By Dennis Abrams
Last year, a group of literati in the UK, dismayed with some of the populist picks for the shortlist of the Booker Prize, decided to launch their own book award. The result was the launch of The Literature Prize. Now, a year later, the The Folio Society was named today as the title sponsor for The Literature Prize, which will now be known as The Folio Prize.
The £40,000 prize will both recognize and celebrate the best English-language fiction from around the world, published in the United Kingdom in any given year regardless of form, genre, or the author’s country of origin. The first award will be given in March 2014.
The inaugural panel of judges will be announced in July of this year.
Details of The Folio Prize Academy were also released today. Made up of over 100 award-winning writers and critics from across the globe, the Academy will play a key role in the process by which books are selected and considered for the Prize each year.
Each year, a panel of five prospective judges will be drawn (by lots) from the Academy. The panel must include three members from the UK, and two members from outside the UK – and there must be no more than three members of the same gender.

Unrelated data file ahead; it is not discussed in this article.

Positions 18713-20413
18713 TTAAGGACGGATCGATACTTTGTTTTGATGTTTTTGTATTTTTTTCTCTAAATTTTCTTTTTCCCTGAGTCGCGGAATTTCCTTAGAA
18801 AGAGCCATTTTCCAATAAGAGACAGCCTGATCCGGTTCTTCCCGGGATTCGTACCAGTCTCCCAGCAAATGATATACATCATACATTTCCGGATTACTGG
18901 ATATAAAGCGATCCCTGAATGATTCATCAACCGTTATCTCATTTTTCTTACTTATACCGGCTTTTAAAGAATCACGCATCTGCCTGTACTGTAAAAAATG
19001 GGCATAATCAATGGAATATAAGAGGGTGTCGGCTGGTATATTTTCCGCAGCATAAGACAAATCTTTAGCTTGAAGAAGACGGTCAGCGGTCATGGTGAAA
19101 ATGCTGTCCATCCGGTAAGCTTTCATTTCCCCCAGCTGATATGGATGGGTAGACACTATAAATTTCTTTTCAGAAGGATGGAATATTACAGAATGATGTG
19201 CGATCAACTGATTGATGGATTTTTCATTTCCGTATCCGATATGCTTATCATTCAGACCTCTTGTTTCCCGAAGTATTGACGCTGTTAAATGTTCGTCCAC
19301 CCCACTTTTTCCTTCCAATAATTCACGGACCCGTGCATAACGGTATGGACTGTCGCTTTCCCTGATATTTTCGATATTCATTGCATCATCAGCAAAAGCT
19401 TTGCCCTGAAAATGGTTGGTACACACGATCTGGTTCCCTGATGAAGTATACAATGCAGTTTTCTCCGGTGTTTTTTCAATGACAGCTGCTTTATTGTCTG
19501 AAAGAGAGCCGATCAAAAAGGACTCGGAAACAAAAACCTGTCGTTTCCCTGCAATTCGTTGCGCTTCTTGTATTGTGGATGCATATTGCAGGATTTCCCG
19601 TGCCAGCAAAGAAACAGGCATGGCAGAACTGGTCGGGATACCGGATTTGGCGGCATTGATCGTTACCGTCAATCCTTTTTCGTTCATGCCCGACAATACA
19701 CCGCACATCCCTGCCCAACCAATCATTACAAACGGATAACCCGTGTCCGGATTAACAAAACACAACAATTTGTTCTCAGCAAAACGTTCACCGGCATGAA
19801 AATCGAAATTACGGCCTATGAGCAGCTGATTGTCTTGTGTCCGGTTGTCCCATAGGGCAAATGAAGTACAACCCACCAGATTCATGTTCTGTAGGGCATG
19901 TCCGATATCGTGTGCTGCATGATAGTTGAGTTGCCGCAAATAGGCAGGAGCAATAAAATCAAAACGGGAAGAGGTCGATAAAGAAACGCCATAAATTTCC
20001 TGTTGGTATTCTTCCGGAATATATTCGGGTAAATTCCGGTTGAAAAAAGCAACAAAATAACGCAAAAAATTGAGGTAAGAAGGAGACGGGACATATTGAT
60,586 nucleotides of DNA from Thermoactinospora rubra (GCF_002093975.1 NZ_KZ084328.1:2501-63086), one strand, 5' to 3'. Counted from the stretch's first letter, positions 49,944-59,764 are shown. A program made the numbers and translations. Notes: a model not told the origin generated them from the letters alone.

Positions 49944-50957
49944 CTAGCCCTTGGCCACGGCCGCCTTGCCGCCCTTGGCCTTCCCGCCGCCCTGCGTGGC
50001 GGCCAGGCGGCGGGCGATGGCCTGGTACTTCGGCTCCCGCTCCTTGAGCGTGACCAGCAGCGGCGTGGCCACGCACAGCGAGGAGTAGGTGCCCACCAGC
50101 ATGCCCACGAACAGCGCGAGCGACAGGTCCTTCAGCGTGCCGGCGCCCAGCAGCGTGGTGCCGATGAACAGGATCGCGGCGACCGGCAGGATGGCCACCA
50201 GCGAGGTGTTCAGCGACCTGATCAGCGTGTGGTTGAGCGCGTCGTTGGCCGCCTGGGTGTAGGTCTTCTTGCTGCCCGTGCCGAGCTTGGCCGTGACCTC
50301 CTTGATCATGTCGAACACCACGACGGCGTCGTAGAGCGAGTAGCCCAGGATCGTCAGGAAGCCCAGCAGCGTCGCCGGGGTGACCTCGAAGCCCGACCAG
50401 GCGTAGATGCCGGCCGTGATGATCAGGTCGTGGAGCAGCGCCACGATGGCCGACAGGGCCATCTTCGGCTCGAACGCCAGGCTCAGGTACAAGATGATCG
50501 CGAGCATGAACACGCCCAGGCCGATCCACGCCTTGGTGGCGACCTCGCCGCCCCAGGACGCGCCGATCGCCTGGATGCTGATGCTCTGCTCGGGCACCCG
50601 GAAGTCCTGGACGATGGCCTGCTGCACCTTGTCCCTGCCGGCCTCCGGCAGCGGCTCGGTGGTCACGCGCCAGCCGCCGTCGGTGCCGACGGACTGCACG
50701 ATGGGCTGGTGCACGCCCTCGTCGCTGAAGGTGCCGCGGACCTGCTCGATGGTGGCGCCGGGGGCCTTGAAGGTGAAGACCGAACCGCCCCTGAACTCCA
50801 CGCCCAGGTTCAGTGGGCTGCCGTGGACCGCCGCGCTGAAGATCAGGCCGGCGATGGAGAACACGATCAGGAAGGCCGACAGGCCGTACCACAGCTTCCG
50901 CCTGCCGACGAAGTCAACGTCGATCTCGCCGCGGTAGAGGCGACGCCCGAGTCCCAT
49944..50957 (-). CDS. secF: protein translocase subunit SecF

Academicians (excluding judges) will be asked to nominate up to three books each year, and publishers will also be invited to submit applications for any additional novels that they feel have earned consideration. The judges will read a total of 80 books, from which a shortlist of eight titles will be announced in February 2014, with the announcement of the winner taking place in March.
Speaking on behalf of The Folio Society, Managing Director Toby Hartwell said, “The Folio Society has long been passionate about the publishing of classic literature in the most beautiful and desirable editions. With our sponsorship of The Folio Prize we seek to continue this tradition of excellence through recognizing new writing of enduring quality; books that will be read and treasured in a hundred years.”
Award-winning novelist Margaret Atwood agreed, saying that “The Folio Society pays loving and meticulous attention to the books they publish – their edition of The Handmaid’s Tale is now definitive. I’m sure The Folio Prize will be of equally high quality; much needed in a world in which money is increasingly becoming the measure of things.”
Philip Pullman added that “I think The Folio Prize will be a great addition to the current range of literary prizes. I have always admired the Folio Society’s dedication to the book as a physical object, and I think their generous sponsorship of this new prize is a recognition that while literature can become manifest in many different forms, the book – the codex – as at the heart of what we understand literature to be. I look forward to seeing the Folio Prize firmly established, and (of course) to reading the first shortlist and celebrating the first winner.”
The Folio Society will publish an illustrated special edition hardback of the winning title, “in due course,” each year.
To learn more about the award, click here.